Respironics is to pay $34.8 million for alleged False Claims Act violations related to the sale of sleep masks designed to treat sleep apnea.  Allegedly Respironics, a Murrysville, PA based company, paid kickbacks in the form of free call center services to durable medical equipment (DME) companies that purchased the masks.  The DME companies; otherwise, would have had to pay a monthly fee based upon the number of patients who used the masks manufactured by a Respironics competitor.  The alleged conduct occurred between April 2012 and November 2015.  Approximately $34.14 million will be paid to the federal government and about $660,000 will be paid to various state governments based on their Medicaid program participation.

Dr. Gibran Ameer initially brought the lawsuit under the False Claims Act qui tam provisions.  Dr. Ameer had worked for different DME companies.  He will receive $5.38 million out of the federal government’s share of the settlement.  The Civil Division’s Commercial Litigation Branch, the U.S. Attorney’s office of the District of South Carolina, and HHS Office of Counsel to the Inspector General and Office of Investigations and the National Association of Medicaid Fraud Control Units all worked together to bring about the settlement in this lawsuit.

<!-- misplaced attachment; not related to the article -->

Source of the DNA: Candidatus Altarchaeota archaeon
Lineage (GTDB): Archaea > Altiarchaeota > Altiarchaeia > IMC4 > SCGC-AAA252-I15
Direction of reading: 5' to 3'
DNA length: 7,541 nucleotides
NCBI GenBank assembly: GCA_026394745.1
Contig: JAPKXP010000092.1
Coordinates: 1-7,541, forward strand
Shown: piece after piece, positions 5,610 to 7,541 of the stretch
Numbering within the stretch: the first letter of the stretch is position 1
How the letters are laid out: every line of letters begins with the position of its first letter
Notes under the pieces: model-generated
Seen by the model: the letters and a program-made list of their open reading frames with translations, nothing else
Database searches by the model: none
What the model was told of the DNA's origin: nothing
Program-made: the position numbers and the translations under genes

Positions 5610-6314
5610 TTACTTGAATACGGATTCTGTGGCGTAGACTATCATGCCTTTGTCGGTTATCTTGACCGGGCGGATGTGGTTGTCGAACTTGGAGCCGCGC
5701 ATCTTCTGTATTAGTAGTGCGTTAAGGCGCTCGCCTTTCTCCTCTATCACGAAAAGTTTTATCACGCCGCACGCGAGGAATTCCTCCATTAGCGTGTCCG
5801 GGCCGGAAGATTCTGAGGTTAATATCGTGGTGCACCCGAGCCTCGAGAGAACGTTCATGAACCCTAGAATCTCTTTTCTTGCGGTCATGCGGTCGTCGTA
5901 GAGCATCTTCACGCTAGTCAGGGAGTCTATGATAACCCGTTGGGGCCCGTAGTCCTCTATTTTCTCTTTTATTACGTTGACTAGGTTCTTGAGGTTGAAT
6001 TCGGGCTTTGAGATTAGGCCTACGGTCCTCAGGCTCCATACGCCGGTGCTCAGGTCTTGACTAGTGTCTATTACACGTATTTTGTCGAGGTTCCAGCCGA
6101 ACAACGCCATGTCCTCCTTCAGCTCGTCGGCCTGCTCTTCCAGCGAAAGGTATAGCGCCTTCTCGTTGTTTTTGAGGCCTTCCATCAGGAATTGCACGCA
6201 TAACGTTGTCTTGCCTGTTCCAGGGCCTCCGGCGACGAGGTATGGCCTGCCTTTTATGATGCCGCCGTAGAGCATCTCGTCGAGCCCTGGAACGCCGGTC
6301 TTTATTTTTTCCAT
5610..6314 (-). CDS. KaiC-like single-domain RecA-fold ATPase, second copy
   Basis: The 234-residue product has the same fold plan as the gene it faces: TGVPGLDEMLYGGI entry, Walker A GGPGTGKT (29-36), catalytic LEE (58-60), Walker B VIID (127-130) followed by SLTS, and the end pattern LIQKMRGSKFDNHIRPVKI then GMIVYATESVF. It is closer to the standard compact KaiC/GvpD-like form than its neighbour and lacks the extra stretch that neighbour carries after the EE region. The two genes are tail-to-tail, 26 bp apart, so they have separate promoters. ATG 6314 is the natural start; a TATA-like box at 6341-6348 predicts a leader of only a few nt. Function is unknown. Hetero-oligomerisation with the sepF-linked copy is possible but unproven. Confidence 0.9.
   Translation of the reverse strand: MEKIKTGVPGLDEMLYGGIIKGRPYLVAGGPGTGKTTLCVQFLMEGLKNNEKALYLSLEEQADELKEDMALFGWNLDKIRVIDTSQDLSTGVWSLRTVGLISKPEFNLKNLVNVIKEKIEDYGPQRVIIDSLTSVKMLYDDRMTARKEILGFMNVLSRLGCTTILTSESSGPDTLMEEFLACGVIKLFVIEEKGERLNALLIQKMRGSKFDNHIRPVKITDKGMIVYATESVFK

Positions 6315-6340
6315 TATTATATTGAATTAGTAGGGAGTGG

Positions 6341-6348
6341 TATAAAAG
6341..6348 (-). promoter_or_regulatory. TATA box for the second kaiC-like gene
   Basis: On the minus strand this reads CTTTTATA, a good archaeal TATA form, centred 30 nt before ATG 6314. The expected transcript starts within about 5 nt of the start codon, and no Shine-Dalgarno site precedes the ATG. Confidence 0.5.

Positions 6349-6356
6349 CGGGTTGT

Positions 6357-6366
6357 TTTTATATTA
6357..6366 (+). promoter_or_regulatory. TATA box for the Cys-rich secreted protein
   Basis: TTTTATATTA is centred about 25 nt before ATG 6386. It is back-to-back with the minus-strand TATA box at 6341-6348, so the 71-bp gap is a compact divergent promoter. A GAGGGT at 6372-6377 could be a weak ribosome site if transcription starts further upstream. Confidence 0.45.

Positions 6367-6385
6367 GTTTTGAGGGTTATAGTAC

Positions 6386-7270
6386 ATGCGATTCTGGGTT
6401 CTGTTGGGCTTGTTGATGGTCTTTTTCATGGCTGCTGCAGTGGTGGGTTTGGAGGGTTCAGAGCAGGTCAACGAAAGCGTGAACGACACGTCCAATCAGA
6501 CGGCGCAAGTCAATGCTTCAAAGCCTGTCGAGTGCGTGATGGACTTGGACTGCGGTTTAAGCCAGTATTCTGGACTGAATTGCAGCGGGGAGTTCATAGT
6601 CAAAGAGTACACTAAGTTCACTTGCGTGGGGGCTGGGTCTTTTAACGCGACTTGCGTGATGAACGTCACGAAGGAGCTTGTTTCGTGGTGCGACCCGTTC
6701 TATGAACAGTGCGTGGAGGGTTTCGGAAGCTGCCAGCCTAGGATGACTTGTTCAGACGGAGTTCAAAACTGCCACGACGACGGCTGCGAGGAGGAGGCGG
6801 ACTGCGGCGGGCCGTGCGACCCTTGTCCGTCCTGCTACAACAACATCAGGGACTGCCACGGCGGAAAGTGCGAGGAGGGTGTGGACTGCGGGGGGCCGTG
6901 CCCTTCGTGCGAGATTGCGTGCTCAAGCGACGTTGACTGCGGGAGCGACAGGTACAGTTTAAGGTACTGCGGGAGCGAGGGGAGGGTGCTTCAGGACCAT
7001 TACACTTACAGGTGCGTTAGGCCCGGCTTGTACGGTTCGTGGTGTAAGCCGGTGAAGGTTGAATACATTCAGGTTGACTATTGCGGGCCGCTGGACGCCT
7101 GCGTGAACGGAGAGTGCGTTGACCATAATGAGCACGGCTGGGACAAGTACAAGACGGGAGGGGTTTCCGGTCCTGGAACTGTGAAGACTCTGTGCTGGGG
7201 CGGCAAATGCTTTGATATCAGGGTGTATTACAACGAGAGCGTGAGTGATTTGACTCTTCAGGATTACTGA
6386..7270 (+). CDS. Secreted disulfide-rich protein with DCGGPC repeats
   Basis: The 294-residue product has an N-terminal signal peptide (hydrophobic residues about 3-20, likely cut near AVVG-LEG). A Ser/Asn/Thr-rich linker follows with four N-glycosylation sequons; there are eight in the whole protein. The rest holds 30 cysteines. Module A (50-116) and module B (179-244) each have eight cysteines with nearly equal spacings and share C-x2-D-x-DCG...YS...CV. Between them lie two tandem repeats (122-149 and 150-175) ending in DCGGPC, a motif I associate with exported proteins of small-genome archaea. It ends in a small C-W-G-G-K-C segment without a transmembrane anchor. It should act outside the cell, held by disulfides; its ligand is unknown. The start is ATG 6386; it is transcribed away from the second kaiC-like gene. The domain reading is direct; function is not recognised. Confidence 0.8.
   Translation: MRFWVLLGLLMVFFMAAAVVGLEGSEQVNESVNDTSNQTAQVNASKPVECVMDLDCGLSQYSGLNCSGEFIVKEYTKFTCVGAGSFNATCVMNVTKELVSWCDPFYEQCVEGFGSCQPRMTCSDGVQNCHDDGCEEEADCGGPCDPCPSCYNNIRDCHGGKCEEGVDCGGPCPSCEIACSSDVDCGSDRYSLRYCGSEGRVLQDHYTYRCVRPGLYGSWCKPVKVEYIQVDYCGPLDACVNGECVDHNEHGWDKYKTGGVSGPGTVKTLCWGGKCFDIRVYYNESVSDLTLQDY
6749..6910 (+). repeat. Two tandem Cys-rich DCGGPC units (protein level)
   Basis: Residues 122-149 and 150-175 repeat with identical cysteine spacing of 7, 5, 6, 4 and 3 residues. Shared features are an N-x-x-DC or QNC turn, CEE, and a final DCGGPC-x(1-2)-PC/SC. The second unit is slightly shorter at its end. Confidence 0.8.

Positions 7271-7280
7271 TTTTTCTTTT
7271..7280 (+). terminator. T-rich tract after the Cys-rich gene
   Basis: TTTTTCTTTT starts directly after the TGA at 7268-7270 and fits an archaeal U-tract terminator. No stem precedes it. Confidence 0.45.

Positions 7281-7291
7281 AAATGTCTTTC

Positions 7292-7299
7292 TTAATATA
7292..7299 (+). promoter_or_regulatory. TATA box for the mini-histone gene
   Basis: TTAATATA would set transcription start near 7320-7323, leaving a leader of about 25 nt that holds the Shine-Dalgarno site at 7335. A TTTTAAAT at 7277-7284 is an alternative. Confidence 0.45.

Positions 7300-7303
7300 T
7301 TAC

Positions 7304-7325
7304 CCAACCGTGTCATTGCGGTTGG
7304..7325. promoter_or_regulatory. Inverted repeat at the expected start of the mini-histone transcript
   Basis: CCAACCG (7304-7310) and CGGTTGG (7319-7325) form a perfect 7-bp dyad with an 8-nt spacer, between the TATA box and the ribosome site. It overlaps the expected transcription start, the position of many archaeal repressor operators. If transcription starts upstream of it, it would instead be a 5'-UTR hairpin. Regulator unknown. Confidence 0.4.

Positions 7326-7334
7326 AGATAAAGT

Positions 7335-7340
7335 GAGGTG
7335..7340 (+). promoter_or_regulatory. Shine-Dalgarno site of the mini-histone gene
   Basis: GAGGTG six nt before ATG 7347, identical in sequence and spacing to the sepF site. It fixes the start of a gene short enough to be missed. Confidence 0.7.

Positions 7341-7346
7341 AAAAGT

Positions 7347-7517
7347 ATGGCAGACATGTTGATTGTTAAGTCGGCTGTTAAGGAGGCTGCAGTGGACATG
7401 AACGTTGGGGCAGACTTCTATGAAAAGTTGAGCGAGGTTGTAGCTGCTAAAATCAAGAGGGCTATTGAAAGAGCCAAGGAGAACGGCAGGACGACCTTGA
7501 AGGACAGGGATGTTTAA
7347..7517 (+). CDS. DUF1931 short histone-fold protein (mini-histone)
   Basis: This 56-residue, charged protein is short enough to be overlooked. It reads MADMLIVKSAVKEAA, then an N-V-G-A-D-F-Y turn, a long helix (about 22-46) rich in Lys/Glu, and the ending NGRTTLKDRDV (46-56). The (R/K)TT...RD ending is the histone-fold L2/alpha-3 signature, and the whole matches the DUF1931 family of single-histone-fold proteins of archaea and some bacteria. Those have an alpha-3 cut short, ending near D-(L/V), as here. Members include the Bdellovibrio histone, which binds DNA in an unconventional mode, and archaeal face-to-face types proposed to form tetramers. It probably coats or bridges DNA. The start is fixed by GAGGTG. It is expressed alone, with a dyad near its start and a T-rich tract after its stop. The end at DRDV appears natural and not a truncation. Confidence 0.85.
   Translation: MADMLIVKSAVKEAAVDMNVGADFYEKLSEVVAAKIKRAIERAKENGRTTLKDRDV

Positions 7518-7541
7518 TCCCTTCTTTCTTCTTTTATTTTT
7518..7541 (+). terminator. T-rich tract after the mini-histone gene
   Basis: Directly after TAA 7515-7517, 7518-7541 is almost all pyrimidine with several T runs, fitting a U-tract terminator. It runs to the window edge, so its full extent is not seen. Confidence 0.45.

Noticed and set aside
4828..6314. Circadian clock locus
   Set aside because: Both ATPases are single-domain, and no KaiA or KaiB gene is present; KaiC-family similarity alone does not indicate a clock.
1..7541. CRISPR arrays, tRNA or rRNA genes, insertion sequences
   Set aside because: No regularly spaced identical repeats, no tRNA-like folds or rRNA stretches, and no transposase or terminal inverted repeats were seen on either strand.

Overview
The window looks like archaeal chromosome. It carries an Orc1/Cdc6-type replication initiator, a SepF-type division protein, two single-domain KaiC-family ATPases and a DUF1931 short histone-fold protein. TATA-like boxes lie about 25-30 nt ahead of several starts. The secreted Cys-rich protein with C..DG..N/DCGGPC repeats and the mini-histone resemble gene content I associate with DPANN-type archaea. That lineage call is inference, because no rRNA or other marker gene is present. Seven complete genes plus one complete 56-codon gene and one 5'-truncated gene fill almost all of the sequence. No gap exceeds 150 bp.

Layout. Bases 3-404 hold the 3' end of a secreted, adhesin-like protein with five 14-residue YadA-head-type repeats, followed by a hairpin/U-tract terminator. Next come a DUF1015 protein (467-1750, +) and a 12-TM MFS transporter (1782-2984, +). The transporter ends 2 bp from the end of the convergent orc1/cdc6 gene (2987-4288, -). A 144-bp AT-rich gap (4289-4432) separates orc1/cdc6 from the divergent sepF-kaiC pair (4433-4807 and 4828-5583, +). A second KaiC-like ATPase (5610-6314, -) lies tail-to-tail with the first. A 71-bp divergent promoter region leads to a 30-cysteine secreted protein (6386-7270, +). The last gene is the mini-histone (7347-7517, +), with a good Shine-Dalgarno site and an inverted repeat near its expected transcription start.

HHS Announces Goal to Tie More Medicare Payments to Quality

Tuesday, March 10th, 2015

On January 26, 2015, the U.S. Department of Health and Human Services (HHS) announced an initiative to base more Medicare provider payments on the quality of care provided.  HHS has set goals for the use of alternative payment models in the next three years.